Gigabyte is one of the few manufacturers who do not "drown" the laptop in unnecessary software. Although, the Windows uninstall window shows about 40 entries (right snapshot), most of these are driver or hardware-related programs. It is not surprising that the P2542G is equipped with the Starter edition of Office 2010 and Live Essentials 2011.
The package is not bad. It includes a cleaning cloth, a warranty card, a utility DVD and a multi-lingual manual. Two DVDs (CyberLink Power2Go and PowerDVD 10 which is Blu-ray ready) are included. The packet is rounded off by a 6-cell battery and a 150 W power adapter.
According to the notebook sticker, the warranty lasts 24 months. Parts (like battery) are only covered for the first year.
The input devices are well-designed. As previously mentioned, the P2542G has a chiclet keyboard (a model with spaced keys). The small row of function keys cover a wide variety of areas, and can be activated using the Fn key.
The main block of the keyboard is composed of keys which are 15 mm wide, whereas the numeric pad has four rows and each key is 12 mm wide. The typing noise, typing feel and stroke is okay, but the impact could have been stronger. The layout of the English model keyboard conforms to standards (the right cursor key pushes into the numeric pad though). There are two keys available that toggle the volume which is very convenient during media consumption.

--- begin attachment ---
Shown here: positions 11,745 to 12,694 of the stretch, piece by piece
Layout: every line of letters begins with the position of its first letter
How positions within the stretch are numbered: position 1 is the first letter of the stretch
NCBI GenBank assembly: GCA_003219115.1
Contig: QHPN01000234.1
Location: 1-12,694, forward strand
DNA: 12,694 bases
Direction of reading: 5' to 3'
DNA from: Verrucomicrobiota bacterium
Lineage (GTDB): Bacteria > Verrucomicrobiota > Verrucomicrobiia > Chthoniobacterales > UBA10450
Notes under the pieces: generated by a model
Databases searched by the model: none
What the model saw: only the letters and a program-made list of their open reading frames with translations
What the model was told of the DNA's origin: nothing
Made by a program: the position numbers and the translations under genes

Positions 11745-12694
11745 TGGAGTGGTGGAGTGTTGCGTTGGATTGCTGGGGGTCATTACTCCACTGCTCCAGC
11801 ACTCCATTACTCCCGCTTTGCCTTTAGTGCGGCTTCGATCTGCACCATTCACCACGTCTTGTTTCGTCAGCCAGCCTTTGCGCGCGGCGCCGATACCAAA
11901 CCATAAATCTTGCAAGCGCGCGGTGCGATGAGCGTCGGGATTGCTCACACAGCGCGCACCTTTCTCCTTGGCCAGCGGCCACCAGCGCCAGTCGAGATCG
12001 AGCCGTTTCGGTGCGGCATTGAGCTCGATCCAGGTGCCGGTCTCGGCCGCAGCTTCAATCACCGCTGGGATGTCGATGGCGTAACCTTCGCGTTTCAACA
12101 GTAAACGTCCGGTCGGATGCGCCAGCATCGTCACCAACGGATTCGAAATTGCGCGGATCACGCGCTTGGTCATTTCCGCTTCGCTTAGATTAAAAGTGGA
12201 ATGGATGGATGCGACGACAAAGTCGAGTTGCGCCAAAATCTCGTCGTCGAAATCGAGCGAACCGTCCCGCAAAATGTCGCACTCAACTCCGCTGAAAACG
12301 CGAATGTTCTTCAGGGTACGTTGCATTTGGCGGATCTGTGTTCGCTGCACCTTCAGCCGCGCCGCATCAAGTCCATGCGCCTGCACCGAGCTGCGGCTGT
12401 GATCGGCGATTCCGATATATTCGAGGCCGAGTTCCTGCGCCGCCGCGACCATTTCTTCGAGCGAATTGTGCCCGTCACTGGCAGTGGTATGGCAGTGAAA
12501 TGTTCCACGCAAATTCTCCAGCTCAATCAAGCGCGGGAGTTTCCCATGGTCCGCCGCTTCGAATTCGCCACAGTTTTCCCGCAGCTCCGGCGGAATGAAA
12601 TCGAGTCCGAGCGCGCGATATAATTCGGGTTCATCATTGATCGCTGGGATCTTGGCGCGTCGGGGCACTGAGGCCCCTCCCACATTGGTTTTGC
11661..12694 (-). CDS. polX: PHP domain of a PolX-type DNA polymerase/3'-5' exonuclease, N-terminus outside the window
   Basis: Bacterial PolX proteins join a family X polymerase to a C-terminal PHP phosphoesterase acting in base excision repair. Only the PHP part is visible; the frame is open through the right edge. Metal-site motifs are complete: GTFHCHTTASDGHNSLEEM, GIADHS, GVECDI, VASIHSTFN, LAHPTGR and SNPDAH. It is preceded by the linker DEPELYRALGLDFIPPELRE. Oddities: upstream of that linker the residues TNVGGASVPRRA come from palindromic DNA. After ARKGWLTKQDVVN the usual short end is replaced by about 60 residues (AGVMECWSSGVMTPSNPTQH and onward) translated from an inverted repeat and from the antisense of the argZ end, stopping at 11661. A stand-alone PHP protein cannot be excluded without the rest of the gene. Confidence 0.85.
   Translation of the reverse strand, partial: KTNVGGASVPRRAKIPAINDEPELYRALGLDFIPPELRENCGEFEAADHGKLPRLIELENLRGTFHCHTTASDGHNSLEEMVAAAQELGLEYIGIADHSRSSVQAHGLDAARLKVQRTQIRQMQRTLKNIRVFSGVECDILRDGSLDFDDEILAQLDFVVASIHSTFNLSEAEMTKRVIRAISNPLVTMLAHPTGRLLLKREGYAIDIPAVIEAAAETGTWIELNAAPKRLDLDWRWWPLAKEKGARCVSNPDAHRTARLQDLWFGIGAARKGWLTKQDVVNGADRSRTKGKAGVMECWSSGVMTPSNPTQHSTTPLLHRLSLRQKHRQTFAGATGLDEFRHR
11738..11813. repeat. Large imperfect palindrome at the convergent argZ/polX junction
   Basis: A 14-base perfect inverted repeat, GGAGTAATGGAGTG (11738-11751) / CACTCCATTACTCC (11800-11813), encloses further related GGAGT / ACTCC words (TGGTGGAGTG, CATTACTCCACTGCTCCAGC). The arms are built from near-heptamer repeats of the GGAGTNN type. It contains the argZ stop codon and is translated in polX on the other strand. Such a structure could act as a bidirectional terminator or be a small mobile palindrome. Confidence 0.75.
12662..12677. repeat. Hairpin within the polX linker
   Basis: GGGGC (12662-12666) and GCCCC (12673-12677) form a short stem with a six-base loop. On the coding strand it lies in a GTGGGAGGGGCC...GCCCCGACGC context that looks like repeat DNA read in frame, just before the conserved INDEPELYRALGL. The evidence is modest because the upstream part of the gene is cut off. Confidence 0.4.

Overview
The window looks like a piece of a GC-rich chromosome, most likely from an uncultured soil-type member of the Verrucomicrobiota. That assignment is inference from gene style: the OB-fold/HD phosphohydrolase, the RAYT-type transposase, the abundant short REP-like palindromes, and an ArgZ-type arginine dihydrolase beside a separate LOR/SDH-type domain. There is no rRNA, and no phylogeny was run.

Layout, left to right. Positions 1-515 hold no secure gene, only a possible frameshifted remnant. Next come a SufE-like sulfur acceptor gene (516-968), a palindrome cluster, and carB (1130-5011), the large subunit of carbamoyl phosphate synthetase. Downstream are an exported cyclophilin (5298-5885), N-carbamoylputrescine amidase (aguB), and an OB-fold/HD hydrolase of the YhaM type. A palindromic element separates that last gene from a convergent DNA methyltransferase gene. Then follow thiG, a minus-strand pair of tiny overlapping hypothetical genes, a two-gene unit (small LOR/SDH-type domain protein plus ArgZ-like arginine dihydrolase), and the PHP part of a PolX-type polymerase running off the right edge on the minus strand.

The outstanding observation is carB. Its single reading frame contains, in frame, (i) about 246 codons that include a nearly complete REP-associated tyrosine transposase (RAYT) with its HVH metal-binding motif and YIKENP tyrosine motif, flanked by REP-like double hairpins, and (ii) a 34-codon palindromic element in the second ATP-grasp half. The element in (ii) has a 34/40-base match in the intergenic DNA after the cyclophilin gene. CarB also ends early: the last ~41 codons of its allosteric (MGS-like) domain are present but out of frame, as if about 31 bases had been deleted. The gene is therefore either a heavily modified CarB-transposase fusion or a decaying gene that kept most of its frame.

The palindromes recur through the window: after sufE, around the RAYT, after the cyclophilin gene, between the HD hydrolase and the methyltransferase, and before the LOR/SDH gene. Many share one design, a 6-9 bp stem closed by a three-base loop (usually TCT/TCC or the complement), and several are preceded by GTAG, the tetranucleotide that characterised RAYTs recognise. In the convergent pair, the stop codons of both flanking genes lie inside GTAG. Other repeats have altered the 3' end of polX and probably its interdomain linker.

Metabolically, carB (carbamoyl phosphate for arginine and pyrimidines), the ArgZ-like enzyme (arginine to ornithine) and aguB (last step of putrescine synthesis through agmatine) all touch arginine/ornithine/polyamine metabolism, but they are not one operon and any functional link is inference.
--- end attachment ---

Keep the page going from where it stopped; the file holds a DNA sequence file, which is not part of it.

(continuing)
The manufacturer also deserves praise for the ‘Smart key’. In Windows, this key launches the Smart Manager which offers many different settings and options (like "USB Charge"). While the notebook is switched off, the Smart key launches a special boot menu which presents the user with access to the BIOS and System Recovery. If the keyboard had the backlight option, it would have gotten an even higher score.
The 92 mm x 53 mm touchpad is from Synaptics and comes as the LuxPad V7.4. The textured surface may not be to the liking of every user. The touchpad offers great feedback and precision, but the modest slide properties and the uncomfortable feel are annoying. The supported gestures (zooming, scrolling and turning) work well and multi-finger input is usually recognized without trouble. Users who like to have the standard scroll bar on the side of the touchpad will have to activate it in the software.
The touchpad is placed exceptionally far to the right, which will make some users quite happy. Thus, deactivating the touchpad in games is not a must. The device can be improved further as the mouse bar requires a lot of force in certain spots.